As pointed out in my previous blog, I don’t think that anything resembling the spectacular splits of the past in the Indian Communist movement will take place now. Those were the times when becoming a Communist was dangerous in the face of violent state repression, and it primarily attracted or promoted to leadership members of the intellectual and well connected caste/class elite. These were also dedicated people of fiercely independent intellect and perhaps in an indirect way also looking for recognition, dominance and power. The small party however tried to hold on to them to the very last point when a split became inevitable. The formation of the CPI, its expulsions and purges following the whimsical twists of the Comintern, its first significant splits in 1948 in the Telengana region, split in the 60’s forming CPI(M), and in the early 70’s forming the CPI(ML), and finally into the 14 odd splinter groups of the CPI(ML), all follow this classic struggle for leadership cloaked under abstract polemical debates.

With the electoral success of the CPI(M), however, the Party needed to quickly expand for various reasons. It also attracted people who saw that it was the new regime which would now need to be used for preservation and advancement – a phenomenon as old as the period following Soviet take over of Russia leading to a consolidation of the apparatchik regime sequentially of Lenin, Trotsky and Stalin, and in India, right after Independence, when individuals and sections within Indian society who had actively collaborated and supported the British against the pro-Independence groups suddenly switched their allegiance and in many instances were even given electoral tickets.

The party structure requiring “selection” of committee members by members of “higher” committees, and then within that committee decisions being taken by majority voting, meant that leaders needed majority support from their committee members. It became therefore advantageous to select members who would be loyal in internal power struggles, and as history of organization amply show – weaknesses in the form of lack of independent thought or popularity, or “problems” in the background, make for the best loyalty and dependence. Gradually this will mean replacement of lower committees with members who are dependent on their higher-ups for party positions and influence or stature, and consequently are also increasingly distant from the non-partisan population because of the very lack of qualities that make them attractive as committee members.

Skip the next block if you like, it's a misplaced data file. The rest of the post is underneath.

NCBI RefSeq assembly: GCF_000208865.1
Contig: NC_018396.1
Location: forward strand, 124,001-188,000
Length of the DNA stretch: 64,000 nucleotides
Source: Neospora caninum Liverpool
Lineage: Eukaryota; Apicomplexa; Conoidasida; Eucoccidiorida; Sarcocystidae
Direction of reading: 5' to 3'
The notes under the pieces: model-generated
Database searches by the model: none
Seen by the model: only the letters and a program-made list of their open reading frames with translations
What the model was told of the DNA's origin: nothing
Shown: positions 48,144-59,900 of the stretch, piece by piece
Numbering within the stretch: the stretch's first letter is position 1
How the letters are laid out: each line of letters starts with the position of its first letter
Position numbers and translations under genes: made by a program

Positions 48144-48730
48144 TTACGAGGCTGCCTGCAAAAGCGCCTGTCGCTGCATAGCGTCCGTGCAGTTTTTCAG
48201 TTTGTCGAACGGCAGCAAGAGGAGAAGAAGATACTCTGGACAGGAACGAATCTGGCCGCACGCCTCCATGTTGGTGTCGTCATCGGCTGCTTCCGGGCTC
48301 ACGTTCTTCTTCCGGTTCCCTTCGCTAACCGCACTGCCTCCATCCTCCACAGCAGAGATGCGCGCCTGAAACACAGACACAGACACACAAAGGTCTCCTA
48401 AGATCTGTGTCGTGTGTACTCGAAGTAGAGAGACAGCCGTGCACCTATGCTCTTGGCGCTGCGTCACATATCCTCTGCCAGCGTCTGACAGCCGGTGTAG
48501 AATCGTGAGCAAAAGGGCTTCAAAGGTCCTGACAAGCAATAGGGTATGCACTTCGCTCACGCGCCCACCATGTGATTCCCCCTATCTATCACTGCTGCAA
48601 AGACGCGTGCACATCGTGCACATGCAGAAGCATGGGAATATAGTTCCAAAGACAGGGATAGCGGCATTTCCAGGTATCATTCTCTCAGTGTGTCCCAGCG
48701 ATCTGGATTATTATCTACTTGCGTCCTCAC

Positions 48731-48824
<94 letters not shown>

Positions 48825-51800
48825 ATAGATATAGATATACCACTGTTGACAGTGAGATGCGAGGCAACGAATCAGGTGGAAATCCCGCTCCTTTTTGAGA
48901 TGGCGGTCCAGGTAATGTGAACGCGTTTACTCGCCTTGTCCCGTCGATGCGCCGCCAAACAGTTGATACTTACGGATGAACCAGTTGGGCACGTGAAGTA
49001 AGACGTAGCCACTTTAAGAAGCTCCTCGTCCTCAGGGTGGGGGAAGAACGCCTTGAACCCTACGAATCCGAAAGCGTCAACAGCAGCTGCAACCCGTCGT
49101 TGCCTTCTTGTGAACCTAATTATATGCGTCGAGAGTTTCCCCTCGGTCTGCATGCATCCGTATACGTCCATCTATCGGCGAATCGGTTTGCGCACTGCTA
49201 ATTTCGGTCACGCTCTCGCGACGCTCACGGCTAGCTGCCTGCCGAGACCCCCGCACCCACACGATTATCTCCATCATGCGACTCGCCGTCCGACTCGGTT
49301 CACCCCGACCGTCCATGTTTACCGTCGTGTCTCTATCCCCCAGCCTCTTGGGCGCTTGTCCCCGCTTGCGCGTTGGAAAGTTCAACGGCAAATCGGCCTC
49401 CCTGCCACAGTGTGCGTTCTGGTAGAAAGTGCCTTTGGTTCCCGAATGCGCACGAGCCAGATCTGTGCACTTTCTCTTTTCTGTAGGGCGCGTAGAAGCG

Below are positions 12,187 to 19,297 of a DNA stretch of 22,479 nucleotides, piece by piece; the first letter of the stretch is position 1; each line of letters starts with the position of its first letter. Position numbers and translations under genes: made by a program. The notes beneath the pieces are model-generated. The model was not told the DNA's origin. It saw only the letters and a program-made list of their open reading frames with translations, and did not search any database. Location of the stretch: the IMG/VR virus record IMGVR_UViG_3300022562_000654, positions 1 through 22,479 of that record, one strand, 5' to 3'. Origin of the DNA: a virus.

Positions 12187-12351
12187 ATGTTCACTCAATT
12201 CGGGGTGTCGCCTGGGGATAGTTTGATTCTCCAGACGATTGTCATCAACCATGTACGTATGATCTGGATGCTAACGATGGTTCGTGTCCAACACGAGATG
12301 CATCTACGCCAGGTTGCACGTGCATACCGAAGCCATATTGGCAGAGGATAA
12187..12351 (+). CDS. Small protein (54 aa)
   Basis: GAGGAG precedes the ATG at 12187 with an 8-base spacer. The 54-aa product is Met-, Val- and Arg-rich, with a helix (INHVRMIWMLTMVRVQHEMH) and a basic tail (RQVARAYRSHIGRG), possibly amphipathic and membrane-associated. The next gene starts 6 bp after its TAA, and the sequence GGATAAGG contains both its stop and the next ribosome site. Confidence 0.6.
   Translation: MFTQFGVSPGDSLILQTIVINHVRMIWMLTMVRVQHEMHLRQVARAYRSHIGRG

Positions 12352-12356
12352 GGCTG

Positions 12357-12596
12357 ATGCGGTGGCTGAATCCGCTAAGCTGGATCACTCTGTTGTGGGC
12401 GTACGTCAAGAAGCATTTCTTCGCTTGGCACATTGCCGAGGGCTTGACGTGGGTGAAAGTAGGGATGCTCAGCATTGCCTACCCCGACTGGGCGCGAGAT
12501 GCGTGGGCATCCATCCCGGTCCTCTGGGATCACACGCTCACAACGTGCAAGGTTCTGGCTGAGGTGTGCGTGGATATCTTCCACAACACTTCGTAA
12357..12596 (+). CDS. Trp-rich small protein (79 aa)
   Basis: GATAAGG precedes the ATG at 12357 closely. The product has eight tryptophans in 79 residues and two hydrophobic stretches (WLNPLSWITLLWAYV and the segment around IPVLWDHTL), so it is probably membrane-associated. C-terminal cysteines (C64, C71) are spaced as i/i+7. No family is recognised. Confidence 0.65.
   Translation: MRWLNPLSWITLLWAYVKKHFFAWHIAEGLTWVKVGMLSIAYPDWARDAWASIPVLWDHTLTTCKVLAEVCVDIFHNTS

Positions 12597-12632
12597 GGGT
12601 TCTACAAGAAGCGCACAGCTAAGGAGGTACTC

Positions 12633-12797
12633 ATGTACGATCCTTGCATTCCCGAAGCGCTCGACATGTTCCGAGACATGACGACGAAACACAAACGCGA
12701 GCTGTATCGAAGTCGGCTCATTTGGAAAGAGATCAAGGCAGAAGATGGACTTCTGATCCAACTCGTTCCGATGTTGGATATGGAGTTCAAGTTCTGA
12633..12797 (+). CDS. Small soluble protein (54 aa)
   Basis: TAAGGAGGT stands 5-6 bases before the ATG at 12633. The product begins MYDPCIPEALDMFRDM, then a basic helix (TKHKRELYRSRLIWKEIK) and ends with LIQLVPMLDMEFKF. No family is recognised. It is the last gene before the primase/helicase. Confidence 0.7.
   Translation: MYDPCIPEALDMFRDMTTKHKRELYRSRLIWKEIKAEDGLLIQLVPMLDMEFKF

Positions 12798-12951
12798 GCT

This is what usually degenerates a Communist Party long in state power from within, and in this phase spectacular splits are no longer feasible. It will not happen with Somnath Chatterjee either. The maximum that can happen is a scaling down of Prakash Karat’s power in the next Party Congress, with the subtle signals given out in promotions to the PB and CC. Neither will there be any deviation from Prakash Karat’s stated target of punishing the Congress for going forward with the nuclear deal as reflected in the public and parliamentary behaviour of the party.

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Tension within the Left – fireworks for the future

Posted on July 14, 2008. Filed under: Communist, India, Nuclear, Politics |

The CPI(M) general secretary, Prakash Karat, appears to have softened his line about the Honbl. Speaker of the Indian Parliament, Somnath Chatterjee, an MP from the CPI(M), to resign as part of the withdrawal of support from the UPA government. This episode, is an interesting and revealing facet of how the politics of Soviet style leftist parties (not the RSDLP or even the Bolshevik party until about the death of Lenin) get twisted around by the realpolitik of Indian historical reality.